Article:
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Diet and Hip Fracture Risk - A Case-control Study: Study Group of the Multiple Risk Survey on Swedish Women for Eating Assessment
Uppsala University, Disciplinary Domain of Medicine and Pharmacy, Faculty of Medicine, Department of Surgical Sciences, Orthopaedics.
Uppsala University, Disciplinary Domain of Medicine and Pharmacy, Faculty of Medicine, Department of Surgical Sciences, Orthopaedics.
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1995 (English)In: International Journal of Epidemiology, ISSN 0300-5771, E-ISSN 1464-3685, Vol. 24, no 4, 771-782 p.Article in journal (Other academic) Published
Abstract [en]

BACKGROUND. The role of diet as a risk factor for osteoporotic fractures is unclear. Earlier studies have yielded conflicting results. METHODS. In two counties in central Sweden we investigated the association between dietary intake and the risk of proximal femoral fractures in a case-control study nested in a cohort. Women born in 1914-1948 were asked to fill out a food frequency questionnaire when invited to attend for mammographic screening between the years 1987 and 1990. More than 65,000 women completed the questionnaire. Those who had participated in the enquiry and subsequently sustained a first hip fracture were defined as cases. For every case, four individually matched controls, by age and county of residence, were selected from the cohort. A second questionnaire concerning confounding factors was mailed to controls and cases. In all, 247 cases and 893 controls could finally be included. Monthly intake of foods and daily intake of nutrients were calculated. RESULTS. When highest quartile of intake was compared to lowest, intakes of iron (adjusted odds ratio [OR] of 3.3, 95% confidence interval [CI]: 1.6-6.9), magnesium (adjusted OR = 2.7, 95% CI: 1.3-6.0) and vitamin C (adjusted OR = 1.9, 95% CI: 1.2-3.1) were found to be independent risk factors for hip fracture. High calcium intake did not protect against hip fracture. Smoking, low physical activity in leisure time, low body mass index, earlier fracture of the distal forearm and diabetes were all risk factors while postmenopausal hormone replacement therapy protected against hip fracture. DISCUSSION. This large study indicates new dietary risk factors for hip fracture. The association between high dietary intake of iron, magnesium and vitamin C and risk of hip fracture has not been reported previously. Further clinical and experimental studies are needed to confirm these findings and to investigate their mechanism of action.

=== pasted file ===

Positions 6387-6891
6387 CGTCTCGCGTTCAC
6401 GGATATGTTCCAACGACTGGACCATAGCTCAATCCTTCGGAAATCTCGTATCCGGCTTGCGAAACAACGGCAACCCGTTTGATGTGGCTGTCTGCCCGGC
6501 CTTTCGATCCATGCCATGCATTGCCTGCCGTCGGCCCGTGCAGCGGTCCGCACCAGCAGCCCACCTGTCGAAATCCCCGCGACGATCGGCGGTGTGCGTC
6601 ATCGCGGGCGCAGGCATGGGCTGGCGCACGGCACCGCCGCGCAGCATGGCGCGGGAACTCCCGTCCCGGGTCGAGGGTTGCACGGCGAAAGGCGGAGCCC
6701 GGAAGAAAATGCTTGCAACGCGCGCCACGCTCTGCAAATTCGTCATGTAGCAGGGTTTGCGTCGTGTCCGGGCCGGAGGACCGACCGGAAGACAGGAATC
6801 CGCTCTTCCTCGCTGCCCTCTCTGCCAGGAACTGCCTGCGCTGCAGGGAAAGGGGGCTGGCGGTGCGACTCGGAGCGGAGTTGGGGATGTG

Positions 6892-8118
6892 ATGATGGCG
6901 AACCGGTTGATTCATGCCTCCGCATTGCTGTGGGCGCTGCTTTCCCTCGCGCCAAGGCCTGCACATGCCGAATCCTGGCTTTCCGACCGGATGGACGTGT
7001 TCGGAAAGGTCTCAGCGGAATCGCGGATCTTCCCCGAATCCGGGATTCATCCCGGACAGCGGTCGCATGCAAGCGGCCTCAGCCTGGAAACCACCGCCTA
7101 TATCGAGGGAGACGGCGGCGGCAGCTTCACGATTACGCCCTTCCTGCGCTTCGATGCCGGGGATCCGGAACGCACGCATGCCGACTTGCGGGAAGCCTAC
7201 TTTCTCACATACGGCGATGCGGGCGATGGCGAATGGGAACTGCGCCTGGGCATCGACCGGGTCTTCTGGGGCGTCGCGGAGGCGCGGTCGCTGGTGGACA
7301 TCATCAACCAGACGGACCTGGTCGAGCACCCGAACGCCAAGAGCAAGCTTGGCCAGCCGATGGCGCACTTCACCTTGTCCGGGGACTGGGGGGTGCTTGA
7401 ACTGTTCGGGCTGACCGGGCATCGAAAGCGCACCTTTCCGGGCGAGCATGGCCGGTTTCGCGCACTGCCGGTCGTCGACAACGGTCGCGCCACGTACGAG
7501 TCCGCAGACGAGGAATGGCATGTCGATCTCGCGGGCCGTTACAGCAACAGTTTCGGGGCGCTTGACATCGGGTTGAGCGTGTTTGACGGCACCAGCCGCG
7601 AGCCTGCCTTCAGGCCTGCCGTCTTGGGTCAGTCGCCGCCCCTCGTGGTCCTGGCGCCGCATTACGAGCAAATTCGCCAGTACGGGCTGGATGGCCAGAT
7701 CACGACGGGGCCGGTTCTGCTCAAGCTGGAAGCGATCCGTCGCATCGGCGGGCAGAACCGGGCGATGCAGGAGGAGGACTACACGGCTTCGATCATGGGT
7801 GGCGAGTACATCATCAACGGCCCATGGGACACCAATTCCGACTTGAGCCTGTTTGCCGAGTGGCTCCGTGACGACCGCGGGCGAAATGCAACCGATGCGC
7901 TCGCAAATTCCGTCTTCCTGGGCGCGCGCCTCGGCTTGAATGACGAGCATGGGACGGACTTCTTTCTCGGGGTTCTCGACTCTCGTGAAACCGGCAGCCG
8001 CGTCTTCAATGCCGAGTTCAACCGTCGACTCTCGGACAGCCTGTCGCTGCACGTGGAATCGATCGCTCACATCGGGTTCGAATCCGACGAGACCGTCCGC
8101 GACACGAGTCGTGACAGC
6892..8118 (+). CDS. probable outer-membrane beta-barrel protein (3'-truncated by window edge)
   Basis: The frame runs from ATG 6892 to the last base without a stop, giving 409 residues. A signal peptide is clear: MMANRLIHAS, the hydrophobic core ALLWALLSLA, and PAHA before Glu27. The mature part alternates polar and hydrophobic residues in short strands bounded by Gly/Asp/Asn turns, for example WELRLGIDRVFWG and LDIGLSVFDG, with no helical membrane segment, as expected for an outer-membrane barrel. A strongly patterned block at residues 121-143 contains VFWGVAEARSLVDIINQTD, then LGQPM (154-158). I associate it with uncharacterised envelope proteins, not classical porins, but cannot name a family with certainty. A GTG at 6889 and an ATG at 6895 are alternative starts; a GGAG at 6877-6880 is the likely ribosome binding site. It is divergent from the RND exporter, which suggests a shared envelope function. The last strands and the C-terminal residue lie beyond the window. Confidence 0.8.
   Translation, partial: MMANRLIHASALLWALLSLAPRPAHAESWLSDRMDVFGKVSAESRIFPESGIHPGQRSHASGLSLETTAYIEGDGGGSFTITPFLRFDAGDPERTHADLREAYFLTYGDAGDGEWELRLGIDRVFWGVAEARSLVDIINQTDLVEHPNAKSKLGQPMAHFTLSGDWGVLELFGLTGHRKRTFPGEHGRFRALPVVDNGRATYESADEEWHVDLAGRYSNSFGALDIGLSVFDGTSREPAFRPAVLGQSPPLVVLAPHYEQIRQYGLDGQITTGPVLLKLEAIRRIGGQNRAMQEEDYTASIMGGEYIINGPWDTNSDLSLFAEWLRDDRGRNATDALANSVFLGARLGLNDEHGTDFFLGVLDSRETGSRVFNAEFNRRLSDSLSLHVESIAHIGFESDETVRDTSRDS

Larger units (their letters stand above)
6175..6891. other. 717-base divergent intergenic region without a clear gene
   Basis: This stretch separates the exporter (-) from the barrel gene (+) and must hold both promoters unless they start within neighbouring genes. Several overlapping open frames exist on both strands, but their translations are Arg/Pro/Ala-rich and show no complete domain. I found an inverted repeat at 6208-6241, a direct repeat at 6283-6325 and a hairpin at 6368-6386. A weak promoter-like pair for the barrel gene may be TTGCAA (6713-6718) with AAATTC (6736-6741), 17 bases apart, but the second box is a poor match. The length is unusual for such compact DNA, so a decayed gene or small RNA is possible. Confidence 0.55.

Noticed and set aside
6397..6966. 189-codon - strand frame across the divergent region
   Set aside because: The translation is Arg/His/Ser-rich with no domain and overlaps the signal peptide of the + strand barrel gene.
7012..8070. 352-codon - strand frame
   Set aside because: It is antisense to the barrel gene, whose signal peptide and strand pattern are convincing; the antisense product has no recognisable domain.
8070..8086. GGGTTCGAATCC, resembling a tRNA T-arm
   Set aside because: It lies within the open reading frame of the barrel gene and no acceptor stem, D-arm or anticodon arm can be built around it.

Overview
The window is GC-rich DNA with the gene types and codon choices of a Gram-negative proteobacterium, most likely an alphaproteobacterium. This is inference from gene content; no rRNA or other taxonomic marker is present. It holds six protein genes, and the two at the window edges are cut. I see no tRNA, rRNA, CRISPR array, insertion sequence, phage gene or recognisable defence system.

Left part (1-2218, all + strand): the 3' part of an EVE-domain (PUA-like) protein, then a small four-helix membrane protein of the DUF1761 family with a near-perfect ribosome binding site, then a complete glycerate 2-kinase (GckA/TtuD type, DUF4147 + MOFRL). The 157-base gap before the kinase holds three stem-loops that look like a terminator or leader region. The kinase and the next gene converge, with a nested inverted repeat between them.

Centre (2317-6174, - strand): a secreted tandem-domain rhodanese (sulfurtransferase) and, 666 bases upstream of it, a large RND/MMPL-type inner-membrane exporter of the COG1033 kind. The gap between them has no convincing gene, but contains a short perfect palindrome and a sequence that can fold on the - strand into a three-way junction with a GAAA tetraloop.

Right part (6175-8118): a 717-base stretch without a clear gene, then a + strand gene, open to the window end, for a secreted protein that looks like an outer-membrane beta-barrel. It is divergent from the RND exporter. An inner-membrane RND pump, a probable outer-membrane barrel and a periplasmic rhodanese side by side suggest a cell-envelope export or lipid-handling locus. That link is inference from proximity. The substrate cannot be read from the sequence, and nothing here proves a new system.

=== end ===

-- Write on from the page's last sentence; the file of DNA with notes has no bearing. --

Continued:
Place, publisher, year, edition, pages
1995. Vol. 24, no 4, 771-782 p.
Keyword [en]
ASCORBIC ACID; CALCIUM; DIET; HIP FRACTURE; IRON; MAGNESIUM; HORMONE-REPLACEMENT THERAPY; POSTMENOPAUSAL BONE LOSS; POPULATION-BASED COHORT; CALCIUM SUPPLEMENTATION; PHYSICAL-ACTIVITY; IRON-ABSORPTION; RADIAL BONE; CONTROLLED TRIAL; MINERAL DENSITY; PROXI
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Medical and Health Sciences
Identifiers
URN: urn:nbn:se:uu:diva-27544PubMedID: 8550275OAI: oai:DiVA.org:uu-27544DiVA: diva2:55439
Note
Addresses: MICHAELSSON K, CENT HOSP VASTERAS, DEPT ORTHOPAED, S-72189 VASTERAS, SWEDEN. CENT HOSP VASTERAS, DEPT RES, S-72189 VASTERAS, SWEDEN. UNIV UPPSALA HOSP, CANC EPIDEMIOL UNIT, S-75185 UPPSALA, SWEDEN. UNIV UPPSALA HOSP, DEPT ORTHOPAED, S-75185 UPPAvailable from: 2008-10-17 Created: 2008-10-17 Last updated: 2017-12-07Bibliographically approved

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